What happened to Sutton? The more Casey starts uncovering her sister’s secrets, the more questions she has. Did she really know her sister? Why is no one talking about the other girls who have gone missing in their area? And what will it take to uncover the truth?

Lily Meade is a biracial Black woman living outside of Seattle, Washington. Her work has been published in Bustle and Teen Vogue, and she has been featured in Romper, Buzzfeed, and Rolling Stone. This is her debut novel, which was a finalist for the Eleanor Taylor Bland award for emerging writers by Sisters in Crime.

A FEAST OF ASHES de Victoria Williamson

An action-packed young adult dystopian eco-thriller — the first in a breath-taking new trilogy — set in East Africa.

by Victoria Williamson
Seven Seas/Neem Tree Press, October 2023
(via Randle Editorial & Literary)

It’s the year 2123, and sixteen-year-old Adina has just killed nearly every person she knows. All fourteen thousand seven hundred and fifty-six of them. Brought up in the East African ecobubble of Eden Five, as far as she knows the whole world had been destroyed by ecological disasters brought about by human greed for profit. The Amonston Corporation built ecobubbles across Africa to keep the remaining plant and animal species safe, and their generosity saved thousands of people.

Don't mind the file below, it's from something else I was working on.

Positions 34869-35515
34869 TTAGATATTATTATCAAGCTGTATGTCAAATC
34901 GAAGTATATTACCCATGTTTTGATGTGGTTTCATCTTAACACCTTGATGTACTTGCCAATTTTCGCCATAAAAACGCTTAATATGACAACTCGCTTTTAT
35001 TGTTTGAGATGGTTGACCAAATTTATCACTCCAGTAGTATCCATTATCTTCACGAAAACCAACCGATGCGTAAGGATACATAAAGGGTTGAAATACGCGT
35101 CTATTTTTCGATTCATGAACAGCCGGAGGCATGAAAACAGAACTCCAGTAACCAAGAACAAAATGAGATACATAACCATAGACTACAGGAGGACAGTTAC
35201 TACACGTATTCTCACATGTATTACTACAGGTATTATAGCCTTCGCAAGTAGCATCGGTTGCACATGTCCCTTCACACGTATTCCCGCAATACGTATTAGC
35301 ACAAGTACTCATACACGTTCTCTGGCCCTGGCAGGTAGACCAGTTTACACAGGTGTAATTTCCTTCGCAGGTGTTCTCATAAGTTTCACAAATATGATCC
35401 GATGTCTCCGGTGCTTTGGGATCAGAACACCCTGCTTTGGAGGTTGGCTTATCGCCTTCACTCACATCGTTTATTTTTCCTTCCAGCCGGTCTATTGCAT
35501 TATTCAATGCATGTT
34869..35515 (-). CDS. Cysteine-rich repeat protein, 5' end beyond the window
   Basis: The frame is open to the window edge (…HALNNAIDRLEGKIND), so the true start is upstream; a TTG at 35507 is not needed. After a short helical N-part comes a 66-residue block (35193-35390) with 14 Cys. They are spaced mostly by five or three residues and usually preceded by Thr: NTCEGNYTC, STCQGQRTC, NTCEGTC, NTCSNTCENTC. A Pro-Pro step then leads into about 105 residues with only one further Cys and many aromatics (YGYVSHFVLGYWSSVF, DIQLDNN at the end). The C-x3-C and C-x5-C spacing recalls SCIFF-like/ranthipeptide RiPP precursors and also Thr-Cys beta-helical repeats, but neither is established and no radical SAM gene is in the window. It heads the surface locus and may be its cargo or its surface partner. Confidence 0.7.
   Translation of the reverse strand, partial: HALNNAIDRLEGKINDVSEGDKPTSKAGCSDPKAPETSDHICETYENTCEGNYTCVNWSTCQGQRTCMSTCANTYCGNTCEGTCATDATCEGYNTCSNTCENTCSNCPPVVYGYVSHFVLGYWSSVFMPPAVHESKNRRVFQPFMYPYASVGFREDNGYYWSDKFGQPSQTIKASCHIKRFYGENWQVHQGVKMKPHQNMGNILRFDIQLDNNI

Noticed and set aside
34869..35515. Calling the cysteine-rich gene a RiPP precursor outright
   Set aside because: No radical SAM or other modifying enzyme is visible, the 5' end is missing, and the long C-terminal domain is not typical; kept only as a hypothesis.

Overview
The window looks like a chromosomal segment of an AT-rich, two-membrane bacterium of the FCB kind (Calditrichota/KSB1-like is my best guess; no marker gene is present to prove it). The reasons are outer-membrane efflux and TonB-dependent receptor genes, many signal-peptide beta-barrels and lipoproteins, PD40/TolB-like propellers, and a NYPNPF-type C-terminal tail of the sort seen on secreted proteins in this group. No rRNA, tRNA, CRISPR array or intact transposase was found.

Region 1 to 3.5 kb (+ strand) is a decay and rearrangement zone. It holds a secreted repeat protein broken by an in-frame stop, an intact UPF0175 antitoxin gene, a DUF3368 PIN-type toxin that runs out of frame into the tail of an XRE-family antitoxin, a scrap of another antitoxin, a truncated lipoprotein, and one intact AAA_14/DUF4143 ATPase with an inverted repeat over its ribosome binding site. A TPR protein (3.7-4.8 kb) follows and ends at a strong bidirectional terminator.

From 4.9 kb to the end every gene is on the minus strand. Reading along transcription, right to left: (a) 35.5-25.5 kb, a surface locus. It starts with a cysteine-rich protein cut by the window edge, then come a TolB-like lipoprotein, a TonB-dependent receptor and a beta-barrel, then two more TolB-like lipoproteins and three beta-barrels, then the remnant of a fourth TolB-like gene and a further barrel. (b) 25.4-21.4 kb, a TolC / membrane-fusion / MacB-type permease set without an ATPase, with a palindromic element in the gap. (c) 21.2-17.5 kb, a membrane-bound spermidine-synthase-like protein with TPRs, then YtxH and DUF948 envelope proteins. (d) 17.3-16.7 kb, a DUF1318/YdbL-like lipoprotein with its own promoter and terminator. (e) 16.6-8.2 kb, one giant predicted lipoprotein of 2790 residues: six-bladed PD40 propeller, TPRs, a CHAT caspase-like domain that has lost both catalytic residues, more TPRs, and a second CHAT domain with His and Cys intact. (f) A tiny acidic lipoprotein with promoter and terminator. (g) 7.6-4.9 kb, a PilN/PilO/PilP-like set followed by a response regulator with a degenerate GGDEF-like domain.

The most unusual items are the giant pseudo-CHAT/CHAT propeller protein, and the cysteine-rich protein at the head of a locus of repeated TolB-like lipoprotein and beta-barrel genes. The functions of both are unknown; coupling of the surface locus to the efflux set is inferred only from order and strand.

When Eden Five is incinerated by an explosion caused by a routine maintenance job Adina skipped, she and a small group of survivors have to brave the toxic wilds outside the ruined dome to get to the Sanctuary before their biofilters give out and their DNA starts to mutate in the toxic outside air.